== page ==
Figure 1. (A) Template depicting the position of various probes used for detection of DNA pathogens on the Syndrome Evaluation System platform. Row 1:HgD = Glycoprotein D of HSV 1 and 2; HUL = UL 44 of HSV 1; HDP = DNA polymerase of HSV 1 and 2; 1st Comp = complementary strand of HgD gene of HSV 1 and 2; Row 2: CGO = Glycoprotein O of CMV; CUL = UL 63 of CMV; CMT = Morphological transformation Region of CMV; 5th Comp = complementary strand of CMT gene of CMV; Row 3: VO = ORF 29 gene of VZV; VDP = DNA polymerase gene of VZV; MBT = M. tuberculosis; TG = T.gondii; Row4: HI = H. influenzae; Nm = N. meningitidis; SP = S. Pneumoniae and JC = JC virus; Row 5: CN = C. neoformans; Row 6: HHV-6 = Human Herpes Vvirus-6; IC = Internal control. (B) Template depicting the position of various probes used for detection of RNA pathogens on the Syndrome Evaluation System platform. Row 1: FLA1 = Flavivirus; MES = Measles; FLA2 = Complimentary strand of FLA1 gene of Flavivirus; MUM = Mumps; Row 2: CHIK = Chikungunya; JEV = Japanese encephalitis virus; NIP = Nipah; CHA = Chandipura; Row 3: RAB = Rabies; ENT1 = Enteroviruses; RUB = Rubella; ENT 2 = Complimentary strand of ENT1 of Enteroviruses; Row 4: Den1 = Dengue type1and 3 virus; Den2 = Dengue Type 2 and 4 virus and IC = Internal control.
Detection of the amplified products was facilitated by using biotin labeled primers. Briefly, hybridization was carried out by heat denaturing the amplified product at 95°C for 10 min. The denatured amplified products were then diluted in the hybridization buffer and transferred on to the SES platform and the platform was incubated at 50°C for 30 min. Unbound amplicons were removed by washing the device thrice with pre-heated wash buffer. Following the washes, conjugate (Streptavidin peroxidase, Thermo, USA) diluted in conjugate buffer containing 1% BSA in PBS along with 0.05% tween 20 was added and incubated for 15 min at room temperature. Unbound conjugate was removed by washing thrice with the conjugate buffer at room temperature. Subsequently freshly prepared substrate (0.5 mgs/ml of Diaminobenzidine HCl with 0.03% of H2O2) was added and incubated for 10 min at room temperature. SES platforms were then washed with water and the signal observed with naked eye under adequate illumination. A semi-quantitative scale was developed in order to minimize inter—reader variability in interpretation of results. This was based on the intensity of the color of the signal visualized on the SES (Table 3).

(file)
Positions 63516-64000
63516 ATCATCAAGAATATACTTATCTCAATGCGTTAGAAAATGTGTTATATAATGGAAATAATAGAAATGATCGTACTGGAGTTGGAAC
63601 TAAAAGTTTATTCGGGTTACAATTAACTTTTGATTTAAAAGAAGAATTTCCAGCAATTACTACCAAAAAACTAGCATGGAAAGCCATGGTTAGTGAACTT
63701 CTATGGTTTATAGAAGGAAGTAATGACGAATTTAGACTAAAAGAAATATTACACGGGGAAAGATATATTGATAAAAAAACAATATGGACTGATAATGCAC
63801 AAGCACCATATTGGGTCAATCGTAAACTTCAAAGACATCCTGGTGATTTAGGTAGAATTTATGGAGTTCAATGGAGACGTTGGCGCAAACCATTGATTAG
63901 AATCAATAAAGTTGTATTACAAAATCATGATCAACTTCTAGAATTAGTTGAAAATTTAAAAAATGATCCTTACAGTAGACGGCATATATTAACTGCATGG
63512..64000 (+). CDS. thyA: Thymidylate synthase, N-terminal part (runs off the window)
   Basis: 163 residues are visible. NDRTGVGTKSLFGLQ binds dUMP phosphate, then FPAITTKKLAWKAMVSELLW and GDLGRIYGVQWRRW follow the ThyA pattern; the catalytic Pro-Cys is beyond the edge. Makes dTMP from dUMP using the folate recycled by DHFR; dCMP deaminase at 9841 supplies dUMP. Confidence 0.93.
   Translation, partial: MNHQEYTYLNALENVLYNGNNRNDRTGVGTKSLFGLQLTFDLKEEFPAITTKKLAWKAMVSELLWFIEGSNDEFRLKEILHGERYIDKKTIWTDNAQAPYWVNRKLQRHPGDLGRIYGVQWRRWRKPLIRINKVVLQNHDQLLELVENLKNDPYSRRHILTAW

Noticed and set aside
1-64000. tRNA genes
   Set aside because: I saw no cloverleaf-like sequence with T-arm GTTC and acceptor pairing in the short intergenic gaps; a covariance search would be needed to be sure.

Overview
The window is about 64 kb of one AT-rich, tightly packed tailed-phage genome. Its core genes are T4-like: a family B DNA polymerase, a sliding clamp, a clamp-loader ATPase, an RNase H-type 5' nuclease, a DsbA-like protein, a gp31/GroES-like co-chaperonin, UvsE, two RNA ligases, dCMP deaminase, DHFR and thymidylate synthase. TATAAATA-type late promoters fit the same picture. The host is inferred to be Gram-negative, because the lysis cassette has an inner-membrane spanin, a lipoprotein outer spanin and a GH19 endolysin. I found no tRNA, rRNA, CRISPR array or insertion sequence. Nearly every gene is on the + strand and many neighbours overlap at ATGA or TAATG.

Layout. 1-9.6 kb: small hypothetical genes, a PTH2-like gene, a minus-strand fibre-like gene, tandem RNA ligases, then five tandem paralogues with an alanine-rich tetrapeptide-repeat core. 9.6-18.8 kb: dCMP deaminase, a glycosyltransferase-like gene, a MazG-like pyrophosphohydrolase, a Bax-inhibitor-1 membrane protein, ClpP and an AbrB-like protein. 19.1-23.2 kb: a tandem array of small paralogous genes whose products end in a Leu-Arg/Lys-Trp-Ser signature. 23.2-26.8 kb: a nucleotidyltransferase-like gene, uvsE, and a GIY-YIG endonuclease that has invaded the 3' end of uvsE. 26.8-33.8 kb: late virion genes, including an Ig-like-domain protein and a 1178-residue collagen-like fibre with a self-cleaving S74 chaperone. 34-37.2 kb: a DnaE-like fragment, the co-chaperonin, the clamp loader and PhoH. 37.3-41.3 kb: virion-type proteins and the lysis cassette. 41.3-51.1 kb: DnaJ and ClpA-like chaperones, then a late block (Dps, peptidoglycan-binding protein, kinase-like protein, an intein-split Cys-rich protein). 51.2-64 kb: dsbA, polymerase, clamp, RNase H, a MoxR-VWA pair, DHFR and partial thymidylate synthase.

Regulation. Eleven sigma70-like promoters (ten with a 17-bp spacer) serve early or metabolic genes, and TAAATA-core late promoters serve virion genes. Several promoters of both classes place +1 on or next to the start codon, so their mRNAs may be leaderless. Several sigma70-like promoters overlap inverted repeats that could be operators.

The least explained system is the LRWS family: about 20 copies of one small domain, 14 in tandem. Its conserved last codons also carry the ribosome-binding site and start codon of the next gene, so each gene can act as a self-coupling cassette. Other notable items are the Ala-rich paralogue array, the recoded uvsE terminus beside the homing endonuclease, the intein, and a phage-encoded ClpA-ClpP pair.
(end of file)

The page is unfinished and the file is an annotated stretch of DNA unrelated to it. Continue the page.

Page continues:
Standardization of the Assay
The assay was standardized using the primers in uniplex format initially and subsequently was evaluated in a multiplex format. The standardization of the multiplex assay was a reiterative process wherein the concentration of various components used in the amplification were varied in order to obtain a comparable limit of detection in both uniplex and multiplex assay.
Specificity of the Assay